There are two schools of thought regarding change.

The first is that if it ain't broke, don't fix it.

The second is that you have to keep evolving or eventually you will become extinct.

The key to a successful business is probably found somewhere between the two philosophies.


The quality and effectiveness of education -- locally, nationally, even globally -- is a frequent topic for the media these days. Experts from the worlds of government, education and business can debate endlessly whether our children are learning what they need to learn, whether our teachers are teaching what they need to teach.


This being the second week of the month, I have spent untold hours gathering, reporting and publishing the news of the week -- to the exclusion of such things as sleep and medical attention for what has become the cold from hell.

Now that I am exhausted, cranky and a bit groggy, here's what I think about our big stories this week.


I hate grocery stores.

No, that is not actually true. I love grocery stores, I just hate shopping in them.

Being a person with little to no patience and no tolerance for inefficiency, I am a big fan of grocery stores that truly deserve the name "supermarket," which sell just about everything you could possibly want all under one roof.


Saturday morning, bright and early, a lot of people will spread out across Bellevue to "Improve the 'Vue" by volunteering for community service projects. This is the second annual service project sponsored by the Bellevue Initiative for Growth and Revitalization (BIGr).

Many of the volunteers you'll see that day are people who are continually working, year 'round, on some project that benefits their community. Doing it on Sept. 24 is just part of their normal routine.


I have never actually been diagnosed with seasonal affective disorder (SAD) but considering how completely miserable I get by February, it's entirely possible I suffer from this ailment.

I used to work in a research department at Pitt in which such conditions as SAD and jet lag and the like were being studied. Researchers tell us that people get depressed in the winter because of the lack of sunshine. They point to Alaska as an example, because of the extended darkness that you get that far north. Apparently people get really depressed in Alaska in the winter.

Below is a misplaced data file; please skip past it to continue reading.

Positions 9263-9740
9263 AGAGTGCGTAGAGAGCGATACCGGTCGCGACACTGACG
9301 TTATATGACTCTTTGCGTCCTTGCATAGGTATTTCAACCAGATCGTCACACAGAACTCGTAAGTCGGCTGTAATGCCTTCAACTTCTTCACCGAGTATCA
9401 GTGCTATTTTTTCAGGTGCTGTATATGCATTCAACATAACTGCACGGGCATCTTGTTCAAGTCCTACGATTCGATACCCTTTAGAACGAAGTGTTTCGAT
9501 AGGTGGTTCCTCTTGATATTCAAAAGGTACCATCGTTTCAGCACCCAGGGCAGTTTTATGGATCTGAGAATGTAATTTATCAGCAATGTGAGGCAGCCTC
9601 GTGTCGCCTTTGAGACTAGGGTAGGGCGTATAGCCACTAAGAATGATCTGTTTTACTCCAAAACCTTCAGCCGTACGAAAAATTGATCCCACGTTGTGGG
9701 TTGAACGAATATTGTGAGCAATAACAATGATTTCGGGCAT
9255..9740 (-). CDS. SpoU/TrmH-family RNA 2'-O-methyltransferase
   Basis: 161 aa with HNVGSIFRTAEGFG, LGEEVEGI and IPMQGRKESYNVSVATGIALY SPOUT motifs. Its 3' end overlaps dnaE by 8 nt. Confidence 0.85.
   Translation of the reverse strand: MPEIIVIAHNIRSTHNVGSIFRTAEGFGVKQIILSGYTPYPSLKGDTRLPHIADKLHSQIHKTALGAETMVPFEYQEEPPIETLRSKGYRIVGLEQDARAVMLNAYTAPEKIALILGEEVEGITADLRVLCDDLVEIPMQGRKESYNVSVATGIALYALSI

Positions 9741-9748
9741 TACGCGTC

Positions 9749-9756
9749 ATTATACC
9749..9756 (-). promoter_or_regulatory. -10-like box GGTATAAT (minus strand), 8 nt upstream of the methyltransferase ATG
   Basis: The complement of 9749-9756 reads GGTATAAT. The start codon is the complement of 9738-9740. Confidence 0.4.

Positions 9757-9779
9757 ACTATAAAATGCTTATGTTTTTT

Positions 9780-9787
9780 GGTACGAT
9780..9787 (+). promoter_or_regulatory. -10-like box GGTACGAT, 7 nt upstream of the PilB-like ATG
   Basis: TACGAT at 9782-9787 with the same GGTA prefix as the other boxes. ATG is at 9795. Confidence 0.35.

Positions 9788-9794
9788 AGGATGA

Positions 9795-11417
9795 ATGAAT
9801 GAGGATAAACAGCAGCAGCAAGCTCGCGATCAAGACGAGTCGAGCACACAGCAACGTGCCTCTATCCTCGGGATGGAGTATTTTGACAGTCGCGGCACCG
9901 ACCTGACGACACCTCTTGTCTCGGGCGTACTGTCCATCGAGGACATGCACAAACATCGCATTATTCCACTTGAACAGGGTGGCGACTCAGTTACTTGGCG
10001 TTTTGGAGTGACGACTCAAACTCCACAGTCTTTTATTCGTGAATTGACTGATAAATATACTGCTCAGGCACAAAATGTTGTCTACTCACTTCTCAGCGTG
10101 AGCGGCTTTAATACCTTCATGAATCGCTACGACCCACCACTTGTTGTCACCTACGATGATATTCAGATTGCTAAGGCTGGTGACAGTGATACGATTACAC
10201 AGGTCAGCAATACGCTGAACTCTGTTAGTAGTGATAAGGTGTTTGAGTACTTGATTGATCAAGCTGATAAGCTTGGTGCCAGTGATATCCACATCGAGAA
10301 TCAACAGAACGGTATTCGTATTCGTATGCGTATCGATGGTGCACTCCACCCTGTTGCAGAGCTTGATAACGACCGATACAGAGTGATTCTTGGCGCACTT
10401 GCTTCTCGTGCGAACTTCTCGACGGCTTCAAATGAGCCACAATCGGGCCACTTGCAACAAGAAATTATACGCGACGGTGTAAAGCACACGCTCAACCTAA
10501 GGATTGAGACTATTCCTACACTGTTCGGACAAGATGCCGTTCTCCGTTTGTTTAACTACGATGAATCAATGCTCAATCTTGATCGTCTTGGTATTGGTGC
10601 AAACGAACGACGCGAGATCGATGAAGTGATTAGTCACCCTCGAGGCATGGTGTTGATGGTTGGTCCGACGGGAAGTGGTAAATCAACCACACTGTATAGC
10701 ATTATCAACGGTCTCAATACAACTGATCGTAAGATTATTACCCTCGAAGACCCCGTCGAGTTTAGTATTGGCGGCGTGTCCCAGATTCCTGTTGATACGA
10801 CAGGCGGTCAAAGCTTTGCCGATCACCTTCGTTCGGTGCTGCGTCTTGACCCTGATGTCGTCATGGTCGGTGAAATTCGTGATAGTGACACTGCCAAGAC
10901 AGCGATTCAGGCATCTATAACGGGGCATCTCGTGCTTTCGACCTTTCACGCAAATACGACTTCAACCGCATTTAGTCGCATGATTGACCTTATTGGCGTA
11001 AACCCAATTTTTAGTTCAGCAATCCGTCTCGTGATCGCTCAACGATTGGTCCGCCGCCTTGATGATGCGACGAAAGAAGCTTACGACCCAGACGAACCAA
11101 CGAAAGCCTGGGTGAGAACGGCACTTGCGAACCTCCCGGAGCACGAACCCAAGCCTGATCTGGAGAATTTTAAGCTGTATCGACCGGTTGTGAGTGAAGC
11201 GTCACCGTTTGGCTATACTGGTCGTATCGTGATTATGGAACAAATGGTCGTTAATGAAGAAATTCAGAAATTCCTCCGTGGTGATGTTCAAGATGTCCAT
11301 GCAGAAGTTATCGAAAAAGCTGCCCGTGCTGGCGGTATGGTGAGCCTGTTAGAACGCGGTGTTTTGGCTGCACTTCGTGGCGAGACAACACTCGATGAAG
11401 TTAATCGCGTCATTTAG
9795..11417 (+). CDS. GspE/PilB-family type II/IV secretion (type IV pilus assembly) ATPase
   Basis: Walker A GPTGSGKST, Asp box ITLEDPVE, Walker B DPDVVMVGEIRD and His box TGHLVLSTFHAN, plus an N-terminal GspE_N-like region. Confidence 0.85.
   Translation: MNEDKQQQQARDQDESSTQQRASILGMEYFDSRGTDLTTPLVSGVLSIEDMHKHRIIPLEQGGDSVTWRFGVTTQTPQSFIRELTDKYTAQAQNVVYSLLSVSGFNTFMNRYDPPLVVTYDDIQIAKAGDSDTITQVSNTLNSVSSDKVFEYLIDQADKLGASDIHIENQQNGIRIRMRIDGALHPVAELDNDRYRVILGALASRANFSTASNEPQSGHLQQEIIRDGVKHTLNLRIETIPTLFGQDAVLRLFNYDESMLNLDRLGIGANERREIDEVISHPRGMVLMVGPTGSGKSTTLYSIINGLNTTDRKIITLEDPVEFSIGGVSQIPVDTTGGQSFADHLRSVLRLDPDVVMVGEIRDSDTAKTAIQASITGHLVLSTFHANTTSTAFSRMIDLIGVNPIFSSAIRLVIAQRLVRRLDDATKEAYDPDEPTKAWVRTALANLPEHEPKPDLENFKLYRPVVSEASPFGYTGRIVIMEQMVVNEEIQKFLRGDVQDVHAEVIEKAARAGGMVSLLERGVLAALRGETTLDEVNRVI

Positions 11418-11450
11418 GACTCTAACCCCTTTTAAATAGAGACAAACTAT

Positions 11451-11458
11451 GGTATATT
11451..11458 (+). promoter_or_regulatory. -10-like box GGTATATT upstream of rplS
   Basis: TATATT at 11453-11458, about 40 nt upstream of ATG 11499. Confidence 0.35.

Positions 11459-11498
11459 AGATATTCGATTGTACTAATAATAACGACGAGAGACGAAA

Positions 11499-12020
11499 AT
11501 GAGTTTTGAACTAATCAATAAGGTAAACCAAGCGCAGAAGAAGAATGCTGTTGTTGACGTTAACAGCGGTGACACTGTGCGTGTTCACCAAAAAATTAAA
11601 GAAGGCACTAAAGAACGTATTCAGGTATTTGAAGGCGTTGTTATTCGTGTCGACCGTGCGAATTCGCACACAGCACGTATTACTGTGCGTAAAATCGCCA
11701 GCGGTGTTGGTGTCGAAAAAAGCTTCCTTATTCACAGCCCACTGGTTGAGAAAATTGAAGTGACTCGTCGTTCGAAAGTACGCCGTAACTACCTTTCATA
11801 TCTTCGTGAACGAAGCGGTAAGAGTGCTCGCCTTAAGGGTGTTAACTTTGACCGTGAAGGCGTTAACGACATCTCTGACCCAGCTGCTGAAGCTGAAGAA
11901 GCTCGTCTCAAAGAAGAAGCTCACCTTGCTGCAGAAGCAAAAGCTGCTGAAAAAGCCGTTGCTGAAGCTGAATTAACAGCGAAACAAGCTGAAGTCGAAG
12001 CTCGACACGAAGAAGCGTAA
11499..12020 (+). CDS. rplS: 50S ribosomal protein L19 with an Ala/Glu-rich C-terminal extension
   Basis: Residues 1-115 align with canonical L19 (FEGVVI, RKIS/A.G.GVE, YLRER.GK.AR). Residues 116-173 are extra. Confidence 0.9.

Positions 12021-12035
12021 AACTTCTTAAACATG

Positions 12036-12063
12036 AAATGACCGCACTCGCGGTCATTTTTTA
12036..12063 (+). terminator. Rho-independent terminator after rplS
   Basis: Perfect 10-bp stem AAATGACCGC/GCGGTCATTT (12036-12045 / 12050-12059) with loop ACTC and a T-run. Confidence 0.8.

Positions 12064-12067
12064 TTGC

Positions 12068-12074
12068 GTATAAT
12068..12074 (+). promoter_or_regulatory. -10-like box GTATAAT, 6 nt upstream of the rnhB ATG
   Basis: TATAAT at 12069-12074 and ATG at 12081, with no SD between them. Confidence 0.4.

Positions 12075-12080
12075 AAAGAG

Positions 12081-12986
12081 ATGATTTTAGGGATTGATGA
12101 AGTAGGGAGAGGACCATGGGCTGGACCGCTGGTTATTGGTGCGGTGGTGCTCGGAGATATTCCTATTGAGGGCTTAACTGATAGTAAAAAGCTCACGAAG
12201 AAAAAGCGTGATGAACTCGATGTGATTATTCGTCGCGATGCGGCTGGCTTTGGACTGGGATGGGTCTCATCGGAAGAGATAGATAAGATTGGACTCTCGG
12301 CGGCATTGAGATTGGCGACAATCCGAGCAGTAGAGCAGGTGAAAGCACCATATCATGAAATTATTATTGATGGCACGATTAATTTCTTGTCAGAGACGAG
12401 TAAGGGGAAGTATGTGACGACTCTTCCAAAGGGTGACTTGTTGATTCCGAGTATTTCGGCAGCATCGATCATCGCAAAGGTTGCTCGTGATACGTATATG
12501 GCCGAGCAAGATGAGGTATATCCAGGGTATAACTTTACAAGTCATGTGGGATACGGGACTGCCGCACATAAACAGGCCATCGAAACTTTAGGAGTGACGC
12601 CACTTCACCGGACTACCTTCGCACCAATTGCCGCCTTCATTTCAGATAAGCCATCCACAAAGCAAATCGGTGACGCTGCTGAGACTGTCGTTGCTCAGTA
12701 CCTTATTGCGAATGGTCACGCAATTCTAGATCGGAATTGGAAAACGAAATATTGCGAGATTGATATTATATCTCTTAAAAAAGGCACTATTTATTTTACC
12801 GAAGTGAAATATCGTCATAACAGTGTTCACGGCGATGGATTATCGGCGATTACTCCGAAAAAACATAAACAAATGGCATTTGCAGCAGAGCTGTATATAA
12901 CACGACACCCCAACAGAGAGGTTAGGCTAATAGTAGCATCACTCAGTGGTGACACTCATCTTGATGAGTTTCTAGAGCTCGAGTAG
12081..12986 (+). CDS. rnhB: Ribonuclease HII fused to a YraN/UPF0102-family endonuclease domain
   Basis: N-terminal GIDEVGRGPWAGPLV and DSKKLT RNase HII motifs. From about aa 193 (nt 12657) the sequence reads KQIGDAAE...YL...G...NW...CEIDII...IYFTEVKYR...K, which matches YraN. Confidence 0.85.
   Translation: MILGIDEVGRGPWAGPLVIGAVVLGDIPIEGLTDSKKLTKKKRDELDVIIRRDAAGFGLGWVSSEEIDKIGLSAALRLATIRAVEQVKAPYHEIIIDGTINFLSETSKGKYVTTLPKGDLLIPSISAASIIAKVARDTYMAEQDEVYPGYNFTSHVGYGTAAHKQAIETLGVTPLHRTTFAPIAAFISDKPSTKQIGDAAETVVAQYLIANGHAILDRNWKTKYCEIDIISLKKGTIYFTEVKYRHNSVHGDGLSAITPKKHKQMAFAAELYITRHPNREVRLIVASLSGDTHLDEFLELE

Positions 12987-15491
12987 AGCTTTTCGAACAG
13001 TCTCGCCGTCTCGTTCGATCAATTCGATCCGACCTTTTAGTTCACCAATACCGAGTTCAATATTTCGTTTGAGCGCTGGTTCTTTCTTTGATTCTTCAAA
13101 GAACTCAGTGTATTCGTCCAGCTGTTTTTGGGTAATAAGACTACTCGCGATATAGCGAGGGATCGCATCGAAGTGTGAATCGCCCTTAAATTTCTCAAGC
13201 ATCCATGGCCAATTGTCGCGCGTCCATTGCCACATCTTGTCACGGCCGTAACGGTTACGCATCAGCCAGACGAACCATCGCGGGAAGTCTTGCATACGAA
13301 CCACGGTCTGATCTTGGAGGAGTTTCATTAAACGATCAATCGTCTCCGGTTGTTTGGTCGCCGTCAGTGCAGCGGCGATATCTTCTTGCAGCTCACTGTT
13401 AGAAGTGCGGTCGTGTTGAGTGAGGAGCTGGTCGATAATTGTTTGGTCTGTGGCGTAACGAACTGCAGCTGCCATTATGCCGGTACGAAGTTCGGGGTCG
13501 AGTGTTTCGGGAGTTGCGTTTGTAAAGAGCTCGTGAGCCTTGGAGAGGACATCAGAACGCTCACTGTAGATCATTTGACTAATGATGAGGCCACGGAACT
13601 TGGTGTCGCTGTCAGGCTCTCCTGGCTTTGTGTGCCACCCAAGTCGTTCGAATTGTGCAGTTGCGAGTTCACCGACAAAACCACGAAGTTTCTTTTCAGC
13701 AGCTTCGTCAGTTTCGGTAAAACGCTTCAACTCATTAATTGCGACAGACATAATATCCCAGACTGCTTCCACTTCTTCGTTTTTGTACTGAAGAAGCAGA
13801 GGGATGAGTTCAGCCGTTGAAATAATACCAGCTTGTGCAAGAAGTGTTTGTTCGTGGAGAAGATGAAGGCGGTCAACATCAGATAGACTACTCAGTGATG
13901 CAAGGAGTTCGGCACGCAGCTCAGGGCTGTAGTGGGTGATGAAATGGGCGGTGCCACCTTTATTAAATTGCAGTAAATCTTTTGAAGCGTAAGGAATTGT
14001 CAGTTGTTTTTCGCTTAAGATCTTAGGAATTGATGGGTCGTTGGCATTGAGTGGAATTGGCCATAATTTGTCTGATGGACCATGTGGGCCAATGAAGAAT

Although Bellevue Council meetings have been lengthy and full of redundancies lately, the outright hostility of meetings past has been a bit muted.

At least in public.

Out of the public meeting chamber, the skate plaza and resignation of the assistant DAS have lit the simmering embers of outright loathing that exist among some members of council.

Apparently some members of council blame some of their colleagues for the loss of ADAS Katie Hale, even though it has been reported that personal circumstances may have played a major role in her decision.


We look around the world today, and many of us realize (finally!) how many incredible environments and creatures have been lost to greed, poor planning, widespread ignorance and apathy.

Most of them will never be restored. We will never be able to offset the damage done.

Our singer/songwriters grieve the loss. "They paved paradise to put up a parking lot." (Big Yellow Taxi). "They call it paradise, I don't know why. Call someplace paradise, kiss it goodbye." (Don Henley).


It was another three-hour Bellevue Council meeting this week, most of it involving absolutely nothing of any value to anyone other than people who like to hear themselves talk.

It was painful. Very painful. Bordering on excruciating.

The first problem is that the committees aren't doing their jobs. Had the parks and recreation committee thoroughly vetted a fund-raising proposal involving Bayne Park, there would have been no need to discuss alternate dates for a half-hour.